Among the most arresting birds that congregate along the Arkansas River in winter are Ameriican white pelicans. Seeing these curvy Mae West-style beauties paddling along companionably in orderly fashion is serenity-inducing, even on bleak and chilly mornings.
Observers are accustomed to the presence of elegant solitary white egrets and blue herons, who live here year-round, wading across the shallow backwaters of the river. There are always plenty of Canada geese on the river banks, along with the occasional duck.
But the first sighting of an American white pelican can be befuddling. Those of us who don't know much about birds might wonder: Is that a seagull? (Unlikely; ring-billed gulls are common enough hereabouts, but they sure don't look like pelicans.)
Here's how to identify a white pelican: Brilliant white plumage with black flight feathers (visible only when the wings are spread, yet easy to see with its nine-foot wingspan), body weight from 8 to 20 pounds, height around four feet, a large yellow-
orange bill, huge throat pouch used for catching fish, and, unlike those noisy geese, mostly silent except for a raspy grunt that accompanies wing-jerking displays employed during agressive and sexual encounters (OK, too much information).
The movies (think Nigel in Pixar's "Finding Nemo") have educated us to think that pelicans, like many types of gulls, live in coastal regions. Nope, those are brown pelicans. They're the "Top Gun" drama queens that dive-bomb at full speed into bodies of water to snatch fish (white pelicans ply the surface of the water and scoop up fish with their bills), and aren't common hereabouts.
White pelicans, which are migratory birds, could leave their breeding and nesting grounds in the northern United States and southern Canada and head in V-formations to coastal areas such as California, Florida, Mexico and Central America for the winter if they wanted to.
But plenty of them choose to hang out here in areas where the water does not freeze. Saracen Lake in Pine Bluff is a hot spot, as is Lake Conway, Lake Chicot, and Lake Dardanelle. They tend to head back north in March or April, although non-breeding adults have the option of sticking around other times of the year.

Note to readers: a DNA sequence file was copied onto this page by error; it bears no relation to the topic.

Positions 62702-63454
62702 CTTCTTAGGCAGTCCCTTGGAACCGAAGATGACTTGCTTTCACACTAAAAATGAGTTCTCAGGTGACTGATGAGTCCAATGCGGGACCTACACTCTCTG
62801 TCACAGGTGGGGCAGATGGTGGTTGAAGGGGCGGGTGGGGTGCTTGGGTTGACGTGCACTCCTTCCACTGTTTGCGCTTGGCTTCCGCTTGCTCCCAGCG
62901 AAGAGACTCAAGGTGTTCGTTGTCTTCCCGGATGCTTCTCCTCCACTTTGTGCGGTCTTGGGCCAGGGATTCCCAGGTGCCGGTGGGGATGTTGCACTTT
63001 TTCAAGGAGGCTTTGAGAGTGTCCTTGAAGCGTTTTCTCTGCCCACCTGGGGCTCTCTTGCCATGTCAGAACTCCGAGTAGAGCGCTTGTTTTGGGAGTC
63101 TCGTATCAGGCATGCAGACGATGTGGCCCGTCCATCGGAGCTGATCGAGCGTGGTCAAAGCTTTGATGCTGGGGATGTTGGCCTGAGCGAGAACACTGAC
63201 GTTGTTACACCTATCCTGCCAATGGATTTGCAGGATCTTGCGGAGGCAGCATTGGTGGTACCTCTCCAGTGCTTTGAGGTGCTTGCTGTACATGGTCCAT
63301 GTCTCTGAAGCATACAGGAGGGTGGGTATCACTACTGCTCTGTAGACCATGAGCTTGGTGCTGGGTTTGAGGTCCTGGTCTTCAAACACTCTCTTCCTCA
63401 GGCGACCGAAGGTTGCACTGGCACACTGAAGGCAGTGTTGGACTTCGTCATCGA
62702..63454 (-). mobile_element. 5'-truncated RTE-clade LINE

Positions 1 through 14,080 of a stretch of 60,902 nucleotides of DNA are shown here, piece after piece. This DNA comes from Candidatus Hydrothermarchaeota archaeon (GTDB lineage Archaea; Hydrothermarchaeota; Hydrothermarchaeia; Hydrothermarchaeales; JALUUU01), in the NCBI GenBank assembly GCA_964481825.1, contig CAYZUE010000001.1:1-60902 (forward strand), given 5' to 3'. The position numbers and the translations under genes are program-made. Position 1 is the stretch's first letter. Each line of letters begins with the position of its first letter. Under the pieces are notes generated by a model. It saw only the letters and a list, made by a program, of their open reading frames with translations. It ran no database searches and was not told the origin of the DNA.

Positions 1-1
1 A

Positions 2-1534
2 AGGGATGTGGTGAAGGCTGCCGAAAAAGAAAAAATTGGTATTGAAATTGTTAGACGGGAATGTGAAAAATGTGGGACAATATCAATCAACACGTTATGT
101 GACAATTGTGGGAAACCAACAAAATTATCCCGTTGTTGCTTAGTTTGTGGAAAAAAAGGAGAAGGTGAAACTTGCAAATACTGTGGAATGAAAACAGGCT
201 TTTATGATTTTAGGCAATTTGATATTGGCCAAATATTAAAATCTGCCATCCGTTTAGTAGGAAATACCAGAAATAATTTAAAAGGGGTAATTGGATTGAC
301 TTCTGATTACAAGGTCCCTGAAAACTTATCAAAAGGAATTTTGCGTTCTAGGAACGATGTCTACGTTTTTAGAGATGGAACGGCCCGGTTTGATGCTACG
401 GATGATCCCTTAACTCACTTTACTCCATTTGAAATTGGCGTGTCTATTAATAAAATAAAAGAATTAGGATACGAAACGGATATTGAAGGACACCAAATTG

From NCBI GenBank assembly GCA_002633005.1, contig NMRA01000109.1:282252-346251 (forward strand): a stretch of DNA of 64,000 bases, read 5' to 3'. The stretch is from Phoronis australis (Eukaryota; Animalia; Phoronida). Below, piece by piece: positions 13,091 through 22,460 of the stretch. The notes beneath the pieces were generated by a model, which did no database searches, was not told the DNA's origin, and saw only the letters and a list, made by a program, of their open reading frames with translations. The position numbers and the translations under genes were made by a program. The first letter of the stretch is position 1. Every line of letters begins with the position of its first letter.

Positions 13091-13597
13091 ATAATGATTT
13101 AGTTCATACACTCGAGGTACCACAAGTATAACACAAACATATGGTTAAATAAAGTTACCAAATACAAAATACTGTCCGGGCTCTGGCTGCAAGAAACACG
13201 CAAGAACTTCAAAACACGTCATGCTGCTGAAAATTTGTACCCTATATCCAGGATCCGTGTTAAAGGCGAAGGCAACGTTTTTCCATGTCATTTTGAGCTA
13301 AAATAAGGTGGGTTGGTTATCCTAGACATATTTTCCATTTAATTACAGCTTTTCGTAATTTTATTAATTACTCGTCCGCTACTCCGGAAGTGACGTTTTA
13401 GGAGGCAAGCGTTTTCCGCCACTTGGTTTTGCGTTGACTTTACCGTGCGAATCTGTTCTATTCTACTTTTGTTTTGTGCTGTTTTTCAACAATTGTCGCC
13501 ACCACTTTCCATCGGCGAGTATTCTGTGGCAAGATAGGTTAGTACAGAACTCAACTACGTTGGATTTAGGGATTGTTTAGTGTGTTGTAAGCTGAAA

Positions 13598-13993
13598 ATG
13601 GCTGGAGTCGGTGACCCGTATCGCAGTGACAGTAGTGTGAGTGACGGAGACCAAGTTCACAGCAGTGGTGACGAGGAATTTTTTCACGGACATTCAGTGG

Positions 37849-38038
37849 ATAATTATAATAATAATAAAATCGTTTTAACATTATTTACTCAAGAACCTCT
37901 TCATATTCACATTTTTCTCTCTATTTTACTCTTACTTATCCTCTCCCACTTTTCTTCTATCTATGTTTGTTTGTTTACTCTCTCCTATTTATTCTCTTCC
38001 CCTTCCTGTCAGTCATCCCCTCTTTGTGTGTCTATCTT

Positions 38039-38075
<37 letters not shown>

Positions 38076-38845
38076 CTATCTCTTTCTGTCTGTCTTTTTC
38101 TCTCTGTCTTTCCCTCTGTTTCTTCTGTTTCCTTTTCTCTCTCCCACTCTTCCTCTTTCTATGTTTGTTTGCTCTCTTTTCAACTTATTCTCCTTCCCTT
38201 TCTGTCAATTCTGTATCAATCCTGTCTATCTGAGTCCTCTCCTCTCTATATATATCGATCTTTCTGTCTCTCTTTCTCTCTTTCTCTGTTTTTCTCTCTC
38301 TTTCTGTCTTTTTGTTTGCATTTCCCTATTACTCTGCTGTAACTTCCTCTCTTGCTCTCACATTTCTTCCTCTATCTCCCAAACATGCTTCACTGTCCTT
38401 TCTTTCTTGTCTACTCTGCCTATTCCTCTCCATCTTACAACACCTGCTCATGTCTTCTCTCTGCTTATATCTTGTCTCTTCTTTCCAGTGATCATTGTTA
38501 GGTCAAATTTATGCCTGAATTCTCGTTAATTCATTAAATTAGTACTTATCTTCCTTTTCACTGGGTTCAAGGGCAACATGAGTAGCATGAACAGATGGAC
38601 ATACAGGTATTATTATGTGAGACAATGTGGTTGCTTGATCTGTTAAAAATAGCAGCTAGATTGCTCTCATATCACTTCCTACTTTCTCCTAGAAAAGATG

They're a social bunch, which has the practical benefit of contributing to successful fishing. I've seen them form a U-shaped line and start swimming leisurely (their attitudes seem to be "nothing to see here; move along") towards the riverbank while flapping their wings, herding their unsuspecting future fish dinners along as they zero in for the kill.
Fish isn't all that's on a pelican's menu. According to the website mentalfloss.com, they also prey on crustaceans, amphibians, turtles, and other birds (!). If it can fit down their throats, it's fair game.
Facts are fun, but aren't essential to savor the sight of these grand prehistoric-looking creatures. One of the best descriptions of their effect on observers can be found on allaboutbirds.org in a quote from "A Sand County Almanac" by conservationist Aldo Leopold:
"Let a squadron of southbound pelicans but feel a lift of prairie breeze ... and they sense at once that here is a landing in the geological past, a refuge from that most relentless of aggressors, the future. With queer antediluvian grunts they set wing, descending in majestic spirals to the welcoming wastes of a bygone age."
Or, on a more practical level, consider these profound words from "Finding Nemo's" Nigel: "Fish gotta swim, birds gotta eat."
Karen Martin is senior editor of Perspective.